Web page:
Article by Jeff McGirr

Finally, it’s that time of year when we are checking the OFSC Interactive Trail Guide looking for that first glint of Yellow or Green that signals available-to-ride-trails, marking the official start of snowmobiling in Ontario! That means it’s time for you to start planning for your next snowmobile ride.

Ontario is home to over 30,000 km of OFSC (Ontario Federation of Snowmobile Clubs) member club groomed and maintained trails, making it the largest interconnected trail network in the world! Just a little over a decade ago, the OFSC started making strategic investments in “Early Season Priority Trails”. The strategy here was to make key infrastructure and operational investments like groomers in areas that were capable of offering the first available snowmobile trails, thus getting you, the permit buyer, out riding as early as possible – great news as this extends your riding season! Of course, contingent on these trails becoming available is snow and a strong passion from local club volunteers! You will find these early season snowmobiling locations in big snow-producing regions, After all, Old Man Winter dictates who can ride first!

Disclaimer: Often the first available trails in a region do not form extensive or connected loops, so please expect that you may have to turn around or that you may not be able to connect from trail to trail or community to community. Please respect trail closures as published on the Interactive Trail Guide. For Day Parking information please visit the OFSC’s interactive trail guide and select the Parking POI layer.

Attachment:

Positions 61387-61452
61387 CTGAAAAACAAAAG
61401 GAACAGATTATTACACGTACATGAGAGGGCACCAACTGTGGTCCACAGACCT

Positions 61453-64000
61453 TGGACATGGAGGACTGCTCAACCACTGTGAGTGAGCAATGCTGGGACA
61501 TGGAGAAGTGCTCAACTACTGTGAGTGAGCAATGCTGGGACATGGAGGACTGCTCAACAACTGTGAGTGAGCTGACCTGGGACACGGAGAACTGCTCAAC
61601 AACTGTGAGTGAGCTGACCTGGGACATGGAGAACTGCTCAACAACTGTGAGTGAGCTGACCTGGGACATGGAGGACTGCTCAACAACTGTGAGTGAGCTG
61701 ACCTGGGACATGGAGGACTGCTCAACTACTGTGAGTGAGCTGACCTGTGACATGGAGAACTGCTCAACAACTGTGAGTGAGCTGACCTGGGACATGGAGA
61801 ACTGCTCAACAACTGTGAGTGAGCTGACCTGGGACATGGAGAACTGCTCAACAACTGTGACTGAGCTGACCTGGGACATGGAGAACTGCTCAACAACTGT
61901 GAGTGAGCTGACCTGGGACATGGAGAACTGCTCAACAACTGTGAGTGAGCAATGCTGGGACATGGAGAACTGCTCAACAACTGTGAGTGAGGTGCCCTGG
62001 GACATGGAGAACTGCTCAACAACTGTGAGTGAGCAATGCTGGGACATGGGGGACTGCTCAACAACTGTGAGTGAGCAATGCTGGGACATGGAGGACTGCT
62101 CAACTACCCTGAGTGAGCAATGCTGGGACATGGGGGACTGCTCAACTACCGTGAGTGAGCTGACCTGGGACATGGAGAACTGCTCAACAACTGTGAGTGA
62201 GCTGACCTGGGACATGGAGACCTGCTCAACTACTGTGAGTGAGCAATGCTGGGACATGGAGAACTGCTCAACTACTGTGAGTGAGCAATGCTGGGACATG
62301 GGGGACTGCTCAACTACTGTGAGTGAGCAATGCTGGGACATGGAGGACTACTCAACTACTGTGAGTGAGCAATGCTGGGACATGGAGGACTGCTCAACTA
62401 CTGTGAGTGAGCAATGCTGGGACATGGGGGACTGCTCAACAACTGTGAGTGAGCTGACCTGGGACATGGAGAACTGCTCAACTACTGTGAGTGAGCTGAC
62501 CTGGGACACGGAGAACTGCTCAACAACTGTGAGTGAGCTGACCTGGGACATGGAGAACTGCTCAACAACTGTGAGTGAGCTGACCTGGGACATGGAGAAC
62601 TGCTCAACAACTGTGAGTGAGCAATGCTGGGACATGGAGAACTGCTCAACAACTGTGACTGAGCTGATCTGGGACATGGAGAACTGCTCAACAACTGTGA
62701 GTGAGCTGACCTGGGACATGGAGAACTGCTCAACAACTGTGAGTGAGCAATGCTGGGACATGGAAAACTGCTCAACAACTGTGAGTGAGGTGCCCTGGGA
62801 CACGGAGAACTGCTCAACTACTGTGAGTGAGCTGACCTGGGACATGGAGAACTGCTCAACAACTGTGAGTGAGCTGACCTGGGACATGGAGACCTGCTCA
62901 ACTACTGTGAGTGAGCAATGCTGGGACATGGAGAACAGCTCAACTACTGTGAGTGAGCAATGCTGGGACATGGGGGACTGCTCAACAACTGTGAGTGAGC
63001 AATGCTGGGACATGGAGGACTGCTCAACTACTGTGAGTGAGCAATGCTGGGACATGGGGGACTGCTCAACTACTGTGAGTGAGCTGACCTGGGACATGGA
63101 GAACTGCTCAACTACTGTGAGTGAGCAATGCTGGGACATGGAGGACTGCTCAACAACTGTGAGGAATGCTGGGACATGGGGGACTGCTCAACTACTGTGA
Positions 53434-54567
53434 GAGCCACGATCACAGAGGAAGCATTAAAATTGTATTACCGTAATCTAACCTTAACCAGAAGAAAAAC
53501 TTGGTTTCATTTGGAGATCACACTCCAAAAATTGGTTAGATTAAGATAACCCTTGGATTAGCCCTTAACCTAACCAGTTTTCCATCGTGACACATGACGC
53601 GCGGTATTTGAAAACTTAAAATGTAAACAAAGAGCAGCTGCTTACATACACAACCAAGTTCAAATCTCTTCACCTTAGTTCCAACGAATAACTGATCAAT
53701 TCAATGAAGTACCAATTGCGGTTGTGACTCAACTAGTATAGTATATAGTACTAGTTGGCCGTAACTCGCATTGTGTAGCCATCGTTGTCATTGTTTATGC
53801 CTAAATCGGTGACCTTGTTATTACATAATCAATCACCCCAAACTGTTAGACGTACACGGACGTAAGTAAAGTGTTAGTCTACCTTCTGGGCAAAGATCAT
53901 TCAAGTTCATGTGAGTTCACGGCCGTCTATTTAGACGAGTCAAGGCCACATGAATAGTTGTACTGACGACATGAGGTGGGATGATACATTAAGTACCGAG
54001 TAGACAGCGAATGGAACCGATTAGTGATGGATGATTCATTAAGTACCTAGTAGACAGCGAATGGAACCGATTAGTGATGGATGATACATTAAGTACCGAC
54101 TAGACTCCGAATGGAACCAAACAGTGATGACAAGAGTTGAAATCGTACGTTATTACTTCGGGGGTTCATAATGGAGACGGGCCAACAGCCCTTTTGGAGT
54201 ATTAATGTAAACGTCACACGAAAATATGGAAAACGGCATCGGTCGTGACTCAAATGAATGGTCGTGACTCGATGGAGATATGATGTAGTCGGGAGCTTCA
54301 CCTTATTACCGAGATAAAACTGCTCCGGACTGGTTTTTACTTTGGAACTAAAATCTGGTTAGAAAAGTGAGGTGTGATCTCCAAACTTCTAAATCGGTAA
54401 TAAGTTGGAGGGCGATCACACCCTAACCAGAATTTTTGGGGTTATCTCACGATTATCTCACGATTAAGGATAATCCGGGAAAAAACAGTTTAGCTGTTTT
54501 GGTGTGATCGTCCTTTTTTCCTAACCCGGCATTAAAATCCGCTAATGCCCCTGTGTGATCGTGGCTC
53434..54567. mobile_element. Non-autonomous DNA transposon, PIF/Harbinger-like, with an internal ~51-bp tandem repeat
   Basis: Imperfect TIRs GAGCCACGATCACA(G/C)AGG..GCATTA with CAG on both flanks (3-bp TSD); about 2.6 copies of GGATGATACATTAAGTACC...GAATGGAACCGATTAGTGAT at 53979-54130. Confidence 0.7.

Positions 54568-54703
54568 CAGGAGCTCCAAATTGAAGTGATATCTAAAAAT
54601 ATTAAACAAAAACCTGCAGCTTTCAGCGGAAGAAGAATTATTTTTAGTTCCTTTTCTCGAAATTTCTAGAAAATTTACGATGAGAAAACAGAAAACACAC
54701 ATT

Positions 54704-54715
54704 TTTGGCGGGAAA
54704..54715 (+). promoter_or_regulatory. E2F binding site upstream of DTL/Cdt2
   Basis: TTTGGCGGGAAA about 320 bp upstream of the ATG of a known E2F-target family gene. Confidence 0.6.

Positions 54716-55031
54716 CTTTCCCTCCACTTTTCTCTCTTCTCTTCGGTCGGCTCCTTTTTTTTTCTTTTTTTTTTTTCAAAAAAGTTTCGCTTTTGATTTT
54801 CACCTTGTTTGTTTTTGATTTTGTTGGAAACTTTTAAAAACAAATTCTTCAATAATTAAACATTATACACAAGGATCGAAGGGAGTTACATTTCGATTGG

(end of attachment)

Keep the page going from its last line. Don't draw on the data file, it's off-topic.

Below you will find 10 areas to watch on the OFSC’s Interactive Trail Guide for the Best Early Season Snowmobiling

1. Northern Corridor Du Nord
Northern Corridor Du North
Photo by Jeff McGirr

It should be no surprise that the Northern Corridor makes #1 on the list, with often the longest snowmobile season in the province and known for exceptionally smooth and wide trails with breathtaking boreal scenery. The expansive northern region that includes Cochrane-Kapuskasing-Hearst provides one of the best (if not the best) early season riding opportunities in the world. Coined the “Worlds Best Snowmobile Trails”, this area has a whopping 1,700km of maintained and groomed trails.

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2. North Algoma
North Algoma Snowmobiling
Photo by Jeff McGirr

North America’s biggest lake effect snow machine, Lake Superior consistently year over year dumps copious amounts of snow across this region. The snowmobiler-friendly communities of Wawa and Dubreuilville are known to have some of the best early season riding opportunities thanks in part to their geographic location and proximity to Gitche Gumee (the Ojibwe name for Lake Superior).

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3. Mattawa-Bonfield
Mattawa-Bonfield Snowmobiling
Photo by Jeff McGirr

Located on the Northern boundary of Algonquin Provincial Park nestled between Lake Nipissing and the Ottawa River this legendary region once explored by Voyageurs such as Samuel de Champlain is home to great early season riding opportunities. The Mattawa-Bonfield area is only a few hours from Toronto or Ottawa making it an easy weekend or mid-week destination. Keep on eye on the A112A and TopA trails for first riding opportunities.

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4. Almagiun Highlands
Almagiun Highlands Snowmobiling
Photo by Jeff McGirr

A region infamous for BIG lake effect snow, the highlands provide fantastic early season riding opportunities. Stretching from Kearney to South River, the terrain here makes for roller coaster like rides, with its rolling hills and undulating terrain. The area’s old colonial roads located on the eastern edge of Algonquin Park make this one of the top picks for early season available trails.